Pan's Labyrinth: The Labyrinth of the Faun

Pan's Labyrinth: The Labyrinth of the Faun

Blurb

You shouldn't come in here. You could get lost. It has happened before. I'll tell you the story one day, if you want to hear it.

In fairy tales, there are men and there are wolves, there are beasts and dead parents, there are girls and forests.

Ofelia knows all this, like any young woman with a head full of stories. And she sees right away what the Capitán is, in his immaculate uniform, boots and gloves, smiling: a wolf.

But nothing can prepare her for the fevered reality of the Capitán's eerie house, in the midst of a dense forest which conceals many things: half-remembered stories of lost babies; renegade resistance fighters hiding from the army; a labyrinth; beasts and fairies.

There is no one to keep Ofelia safe as the labyrinth beckons her into her own story, where the monstrous and the human are inextricable, where myths pulse with living blood ...


Our Review

Pan’s Labyrinth: The Labyrinth of the Faun was an excellent book and I will definitely be buying it. I hadn’t ever watched the film, so I went in totally blind which is how I liked it.

“It is said that a long, long time ago, there lived a princess in an underground realm, when neither lies nor pain exist, who dreamt of the human world. Princess Moanna dreamt of a perfect blue sky and an infinite sun of clouds, she dreamt of the sun and the grass and the taste of rain…So, one day the princess escaped her guards and came to our world.

Soon the sun erased all her memories and she forgot who she was or where she came from. She wandered the earth, suffering cold, sickness, and pain. And finally, she died.”

Her father, King of the Underworld, never gave up his search for her and was convinced she would return to him one day in another form.

Pan’s Labyrinth is written in a fantastic way. It is like one massive fairy tale with a series of fairy tales within it. There is the overarching story of Ofelia with the tales of other characters and things central to the story sandwiched in between. I haven’t done a particularly good job of describing it, but I loved how it was written.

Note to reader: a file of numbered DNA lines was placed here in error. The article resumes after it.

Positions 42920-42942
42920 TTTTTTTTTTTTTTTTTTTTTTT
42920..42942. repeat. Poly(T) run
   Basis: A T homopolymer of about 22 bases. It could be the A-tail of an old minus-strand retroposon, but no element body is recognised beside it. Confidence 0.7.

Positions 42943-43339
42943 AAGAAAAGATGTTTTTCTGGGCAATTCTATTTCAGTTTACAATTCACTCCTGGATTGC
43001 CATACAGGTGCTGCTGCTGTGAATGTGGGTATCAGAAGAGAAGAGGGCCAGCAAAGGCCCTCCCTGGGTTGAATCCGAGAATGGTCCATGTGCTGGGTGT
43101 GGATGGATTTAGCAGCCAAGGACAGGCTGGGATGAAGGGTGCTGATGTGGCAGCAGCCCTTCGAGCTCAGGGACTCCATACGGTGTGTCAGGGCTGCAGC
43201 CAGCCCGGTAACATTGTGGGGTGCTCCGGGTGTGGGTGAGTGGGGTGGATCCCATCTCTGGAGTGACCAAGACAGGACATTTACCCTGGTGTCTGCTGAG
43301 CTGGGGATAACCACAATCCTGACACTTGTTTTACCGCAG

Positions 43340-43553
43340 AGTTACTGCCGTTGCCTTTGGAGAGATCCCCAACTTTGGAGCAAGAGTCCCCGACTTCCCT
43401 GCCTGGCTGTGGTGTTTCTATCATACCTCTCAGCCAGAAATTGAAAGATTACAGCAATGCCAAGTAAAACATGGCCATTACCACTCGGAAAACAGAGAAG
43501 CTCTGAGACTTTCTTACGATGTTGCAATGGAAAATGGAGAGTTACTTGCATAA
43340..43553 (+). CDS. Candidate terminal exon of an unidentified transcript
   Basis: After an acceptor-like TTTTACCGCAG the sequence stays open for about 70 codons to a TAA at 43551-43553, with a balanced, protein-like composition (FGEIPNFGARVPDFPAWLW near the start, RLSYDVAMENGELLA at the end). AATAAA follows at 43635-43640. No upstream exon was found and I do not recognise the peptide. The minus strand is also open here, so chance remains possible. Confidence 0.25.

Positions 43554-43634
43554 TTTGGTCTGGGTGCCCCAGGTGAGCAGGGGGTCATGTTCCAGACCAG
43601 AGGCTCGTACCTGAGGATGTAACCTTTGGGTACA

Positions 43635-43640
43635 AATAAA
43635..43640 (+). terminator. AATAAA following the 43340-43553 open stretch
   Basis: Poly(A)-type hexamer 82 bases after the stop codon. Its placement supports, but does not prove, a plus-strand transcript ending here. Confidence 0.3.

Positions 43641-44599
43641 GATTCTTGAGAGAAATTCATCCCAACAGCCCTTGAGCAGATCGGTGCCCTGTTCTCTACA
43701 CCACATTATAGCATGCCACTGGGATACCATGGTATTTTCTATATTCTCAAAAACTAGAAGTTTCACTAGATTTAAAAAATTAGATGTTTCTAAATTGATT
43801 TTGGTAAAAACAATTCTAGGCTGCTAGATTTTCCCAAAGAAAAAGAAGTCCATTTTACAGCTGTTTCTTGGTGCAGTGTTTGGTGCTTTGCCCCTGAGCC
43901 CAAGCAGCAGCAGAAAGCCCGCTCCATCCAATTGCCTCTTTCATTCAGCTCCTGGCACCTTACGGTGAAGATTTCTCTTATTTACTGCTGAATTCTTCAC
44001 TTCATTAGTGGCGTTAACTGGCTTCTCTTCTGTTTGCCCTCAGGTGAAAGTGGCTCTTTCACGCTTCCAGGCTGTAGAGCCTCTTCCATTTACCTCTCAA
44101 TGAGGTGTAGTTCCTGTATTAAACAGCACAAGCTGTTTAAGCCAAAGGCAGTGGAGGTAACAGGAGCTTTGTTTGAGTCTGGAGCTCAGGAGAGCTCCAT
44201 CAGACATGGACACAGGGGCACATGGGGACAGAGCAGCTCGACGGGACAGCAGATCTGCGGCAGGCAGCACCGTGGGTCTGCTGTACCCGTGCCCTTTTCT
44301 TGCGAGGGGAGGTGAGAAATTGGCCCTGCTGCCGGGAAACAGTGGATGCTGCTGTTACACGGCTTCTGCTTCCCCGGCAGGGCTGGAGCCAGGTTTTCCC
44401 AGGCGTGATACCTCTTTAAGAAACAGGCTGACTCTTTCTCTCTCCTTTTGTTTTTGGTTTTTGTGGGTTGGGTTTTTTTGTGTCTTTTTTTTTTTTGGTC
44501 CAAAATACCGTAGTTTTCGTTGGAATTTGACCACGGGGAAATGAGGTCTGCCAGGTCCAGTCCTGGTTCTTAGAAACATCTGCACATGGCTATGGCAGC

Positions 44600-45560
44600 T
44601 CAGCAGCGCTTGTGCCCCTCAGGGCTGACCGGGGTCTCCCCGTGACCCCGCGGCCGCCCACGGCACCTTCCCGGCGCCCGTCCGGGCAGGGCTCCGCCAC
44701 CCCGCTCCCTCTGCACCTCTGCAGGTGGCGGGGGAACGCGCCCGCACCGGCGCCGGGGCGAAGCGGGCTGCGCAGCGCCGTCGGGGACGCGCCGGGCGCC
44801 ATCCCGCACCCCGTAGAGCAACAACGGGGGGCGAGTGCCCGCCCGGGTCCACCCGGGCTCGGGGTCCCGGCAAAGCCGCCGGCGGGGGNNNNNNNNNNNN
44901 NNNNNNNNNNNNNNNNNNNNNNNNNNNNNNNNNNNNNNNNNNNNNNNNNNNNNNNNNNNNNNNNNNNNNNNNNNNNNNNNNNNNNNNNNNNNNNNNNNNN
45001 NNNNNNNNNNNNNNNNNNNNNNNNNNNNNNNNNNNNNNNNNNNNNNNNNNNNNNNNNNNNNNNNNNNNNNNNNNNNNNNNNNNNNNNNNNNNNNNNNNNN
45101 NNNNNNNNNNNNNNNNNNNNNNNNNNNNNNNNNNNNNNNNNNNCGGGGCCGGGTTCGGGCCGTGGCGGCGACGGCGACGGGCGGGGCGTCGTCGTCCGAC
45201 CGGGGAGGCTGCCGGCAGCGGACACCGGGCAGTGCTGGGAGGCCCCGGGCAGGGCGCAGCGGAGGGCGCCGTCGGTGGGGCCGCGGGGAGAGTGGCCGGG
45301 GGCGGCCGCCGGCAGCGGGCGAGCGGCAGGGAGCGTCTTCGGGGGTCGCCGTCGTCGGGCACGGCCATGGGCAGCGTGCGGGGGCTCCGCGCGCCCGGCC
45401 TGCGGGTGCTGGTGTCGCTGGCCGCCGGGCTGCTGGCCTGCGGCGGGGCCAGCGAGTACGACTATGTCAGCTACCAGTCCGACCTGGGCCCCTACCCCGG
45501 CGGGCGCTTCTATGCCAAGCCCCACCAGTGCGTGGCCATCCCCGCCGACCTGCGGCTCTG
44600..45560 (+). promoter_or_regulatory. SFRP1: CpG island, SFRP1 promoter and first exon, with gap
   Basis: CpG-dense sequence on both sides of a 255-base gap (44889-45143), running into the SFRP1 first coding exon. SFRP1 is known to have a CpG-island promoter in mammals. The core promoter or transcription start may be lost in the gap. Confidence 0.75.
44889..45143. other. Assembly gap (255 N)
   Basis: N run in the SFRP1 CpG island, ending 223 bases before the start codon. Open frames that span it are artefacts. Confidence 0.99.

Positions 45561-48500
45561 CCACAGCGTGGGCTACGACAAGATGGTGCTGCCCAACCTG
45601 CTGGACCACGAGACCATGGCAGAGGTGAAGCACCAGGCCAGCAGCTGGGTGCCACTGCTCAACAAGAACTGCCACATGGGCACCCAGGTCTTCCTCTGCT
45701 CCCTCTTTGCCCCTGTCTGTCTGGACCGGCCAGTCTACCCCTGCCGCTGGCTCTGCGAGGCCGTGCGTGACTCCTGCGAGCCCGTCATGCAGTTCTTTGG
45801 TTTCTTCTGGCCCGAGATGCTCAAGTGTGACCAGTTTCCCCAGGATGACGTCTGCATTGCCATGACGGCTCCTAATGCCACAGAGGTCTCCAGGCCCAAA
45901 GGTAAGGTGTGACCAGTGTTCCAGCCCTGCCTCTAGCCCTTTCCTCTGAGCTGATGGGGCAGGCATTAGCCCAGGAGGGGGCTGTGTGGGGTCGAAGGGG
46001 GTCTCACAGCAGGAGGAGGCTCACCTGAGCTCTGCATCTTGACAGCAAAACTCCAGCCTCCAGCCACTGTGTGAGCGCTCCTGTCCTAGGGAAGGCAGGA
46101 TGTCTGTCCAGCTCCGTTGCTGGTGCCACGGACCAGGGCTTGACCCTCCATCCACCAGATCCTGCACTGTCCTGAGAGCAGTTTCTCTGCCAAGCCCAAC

The main story begins in 1944 in the North of Spain whilst the country is still under the grips of Franco. In a forest so old it could tell stories long past and forgotten by men. A young girl named Ofelia is travelling with her mother to the home of her mother’s new husband.

“Her name was Ofelia and she knew everything about the pain of loss, although she was only thirteen years old.”

Ofelia’s father, an excellent tailor has not long died, and Ofelia is still in the throws of grief.

Her mother was a character I felt great contempt for throughout the book, but I will get to that a minute. First, I want to talk about how much I loved some of the references to books. In particular, the following quote:

“The only piece of home Ofelia had been able to take with her were some books…When she opened the book, the white pages were so bright against the shadows that filled the forest and the words they offered granted shelter and comfort.”

Whilst travelling in the forest Ofelia comes across an unusual object and a fairy but is called away from exploring further by her mother, Carmen.

Carmen was a broken woman who was fearful of everything and looked to a man to save her and her child from the situation.

“This world was ruled by men – her child didn’t understand that yet – and only a man would be able to keep them both safe. Ofelia’s mother didn’t know it but she also believed in a fairy tale. Carmen Cardoso believed the most dangerous tale of all: the one of the prince who would save her.”

Ofelia knew Carmen’s new husband was evil, she had read enough books to see the signs but her heavily pregnant mother was oblivious.

“Books could have told her so much about this world and about places far away, about animals and plants, about the stars! They could be windows and doors, paper wings to help her fly away. Maybe her mother had just forgotten how to fly. Or maybe she learned.”

Ofelia knows Vidal is a wolf even if her mother isn’t yet aware.

In her new home she meets a servant named Mercedes who is harbouring a secret, a secret Ofelia keeps for her. Mercedes brother Pedro is one of the resistance fighters hiding in the hills and Mercedes is secretly helping him and his friends.

All of this is going on in the background whilst the story of Ofelia and the labyrinth is unfolding. I don’t really want to say anymore for fear of spoilers, but I adored this book and its beautiful illustrations.

Pan’s Labyrinth has the best closing lines I have read in a book for a long time.

“It’s always just a few who know where to look and how to listen, that is true. But for the best stories, a few are just enough.”

Our Final Rating...

Our Rating

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